Off-Road Masterclass

With four Xterra world championship titles and more legendary tales than you can poke a mu…

With four Xterra world championship titles and more legendary tales than you can poke a muddy seatpost at, South Africa’s Conrad Stoltz is the icon of Xterra racing. Here are the Caveman’s ultimate bike tips for mastering cross triathlon…


Unlike fitness, which disappears after three weeks on the couch, bike skills are something that, once ingrained, stay with you forever. No matter how good a rider is, I teach the very basic MTB skills in a paved parking lot. We don’t leave the safety of the flat paved surface, until the rider has mastered the basic principals of stopping, cornering, bunny hopping, dropping off a curb, etc.

[Celebrated MTB technique instructor] Lee McCormack taught me this when I already had a handful of rainbow jerseys [from single-discipline MTB events]. Despite being an accomplished rider, I was shocked to realise that I never fully understood how a bike turns and why and how we properly move our body weight on the bike to gain free speed.

So find a reputable skills coach – or a patient friend – and learn, then master, the basics in a safe environment. As your skills grow, your confidence will grow, which will allow you to ride more advanced trails or higher speeds safely. Being a beginner (or a child) is actually a great place to start, as one learns the proper technique right from the start.


You go where you look, so look where you want your tyres to go, as opposed to staring at that big rock in the trail! The faster you go, the further you should look up the trail. Reading the trail like this gives you time to prepare for what’s coming – there’s nothing worse than an off-road surprise!

Ascending: Shift early. Because you’re looking way up the trail, you’ll have enough time to shift to an easy gear before you hit the climb. Even with the great 1 x 11 technology we have nowadays, this is key to staying on the bike and carrying momentum up steep, technical climbs.

Descending: Your centre of gravity should always be over the bottom bracket. When you go down a steep hill, move your weight back, and when climbing you want to sit on the tip of your saddle. In corners, you’ll be leaning your bike, but your body should stay centred over the BB to maximise traction.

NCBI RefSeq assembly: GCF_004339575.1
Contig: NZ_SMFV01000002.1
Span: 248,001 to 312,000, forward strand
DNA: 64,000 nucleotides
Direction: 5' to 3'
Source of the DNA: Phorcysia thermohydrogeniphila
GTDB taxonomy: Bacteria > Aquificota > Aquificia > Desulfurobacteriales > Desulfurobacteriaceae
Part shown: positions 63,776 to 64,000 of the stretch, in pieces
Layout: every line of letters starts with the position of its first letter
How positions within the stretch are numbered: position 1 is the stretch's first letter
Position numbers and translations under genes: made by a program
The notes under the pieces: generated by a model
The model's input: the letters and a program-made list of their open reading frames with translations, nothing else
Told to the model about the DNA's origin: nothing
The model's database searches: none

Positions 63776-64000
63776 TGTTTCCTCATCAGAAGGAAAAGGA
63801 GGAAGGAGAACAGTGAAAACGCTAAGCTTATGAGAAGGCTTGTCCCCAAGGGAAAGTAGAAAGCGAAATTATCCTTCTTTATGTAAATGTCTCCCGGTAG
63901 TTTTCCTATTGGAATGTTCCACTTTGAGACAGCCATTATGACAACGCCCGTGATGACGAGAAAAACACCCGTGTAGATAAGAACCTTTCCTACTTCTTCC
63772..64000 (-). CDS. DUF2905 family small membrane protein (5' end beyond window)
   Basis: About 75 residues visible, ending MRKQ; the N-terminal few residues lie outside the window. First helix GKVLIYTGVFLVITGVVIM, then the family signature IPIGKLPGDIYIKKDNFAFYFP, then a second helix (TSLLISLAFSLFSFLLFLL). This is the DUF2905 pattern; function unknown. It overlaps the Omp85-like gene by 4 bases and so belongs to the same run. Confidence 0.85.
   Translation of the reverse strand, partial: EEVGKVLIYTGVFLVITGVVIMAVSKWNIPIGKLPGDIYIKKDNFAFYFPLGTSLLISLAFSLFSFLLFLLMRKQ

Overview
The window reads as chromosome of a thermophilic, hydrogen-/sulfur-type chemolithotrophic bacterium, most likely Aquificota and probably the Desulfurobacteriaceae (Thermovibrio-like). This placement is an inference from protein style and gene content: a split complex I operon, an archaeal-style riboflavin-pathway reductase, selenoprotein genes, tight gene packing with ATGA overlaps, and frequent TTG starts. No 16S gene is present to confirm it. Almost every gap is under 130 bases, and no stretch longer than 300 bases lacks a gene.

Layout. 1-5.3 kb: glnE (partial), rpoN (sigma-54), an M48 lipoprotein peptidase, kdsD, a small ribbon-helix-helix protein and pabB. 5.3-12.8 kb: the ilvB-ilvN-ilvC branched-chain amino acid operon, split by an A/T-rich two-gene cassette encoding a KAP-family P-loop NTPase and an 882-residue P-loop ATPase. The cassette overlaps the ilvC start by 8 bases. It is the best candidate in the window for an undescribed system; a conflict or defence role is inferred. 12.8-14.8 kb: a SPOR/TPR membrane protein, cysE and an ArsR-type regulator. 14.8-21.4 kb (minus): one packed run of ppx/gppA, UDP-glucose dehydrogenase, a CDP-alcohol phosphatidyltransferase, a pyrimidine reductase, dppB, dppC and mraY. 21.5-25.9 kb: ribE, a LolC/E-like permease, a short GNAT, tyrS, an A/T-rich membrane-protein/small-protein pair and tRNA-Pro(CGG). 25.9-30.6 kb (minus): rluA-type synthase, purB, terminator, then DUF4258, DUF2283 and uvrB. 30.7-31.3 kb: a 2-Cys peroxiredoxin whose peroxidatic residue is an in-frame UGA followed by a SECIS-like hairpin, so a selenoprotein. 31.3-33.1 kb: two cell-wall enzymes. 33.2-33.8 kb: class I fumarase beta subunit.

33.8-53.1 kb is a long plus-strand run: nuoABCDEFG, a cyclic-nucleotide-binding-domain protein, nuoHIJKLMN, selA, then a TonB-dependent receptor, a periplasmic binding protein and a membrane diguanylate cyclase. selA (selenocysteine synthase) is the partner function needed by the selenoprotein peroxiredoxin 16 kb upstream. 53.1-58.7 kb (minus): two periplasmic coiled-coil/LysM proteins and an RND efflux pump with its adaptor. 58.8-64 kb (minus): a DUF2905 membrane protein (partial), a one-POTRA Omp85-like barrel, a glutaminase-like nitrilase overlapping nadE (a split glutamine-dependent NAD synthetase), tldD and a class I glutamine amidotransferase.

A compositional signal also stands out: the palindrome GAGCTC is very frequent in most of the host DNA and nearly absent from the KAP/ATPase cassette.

during the 2012 ITU World Triathlon Alabama Elite Women's Race on May 19, 2012 in Birmingham, Alabama.


The best riders are the ones who look like they’re not even trying to go fast. With mountain biking, it’s all about carrying speed. Old school momentum.

Rookies enter turns fast, pros exit fast. By carrying speed through rough terrain and turns, you’ll not only gain huge chunks of time, it’ll also save you much of the energy sapping acceleration needed once you hit an open pedally section.

But even the best riders have to accelerate, sometimes a lot depending on how the course flows.

For Xterra, which is basically a TT event (as opposed to the death sprint nature of MTB race mass starts), you’d like to ride with a constant effort, so when you do have to accelerate, try to roll it on smoothly, probably seated, as opposed to charging out the gate like a rodeo bull…


Mastering cornering is probably the hardest skill there is. Here are the essentials…

Look well ahead on the trail as you approach any technical section: then assume the attack position. Stand with the cranks level, arms and knees bent significantly, torso bent low, head up facing the trail. Finish braking before the corner.

As you hit the turn, in one swift movement, lean the bike (let the handlebar turn as much as it needs to, you stay on top of the BB) and turn your body to face the exit of the turn. Your eyes should be on the trail beyond the exit. Remember, it’s all about exit speed.

Xterra World Championships 2015 I Foto Stine Sophie Winckel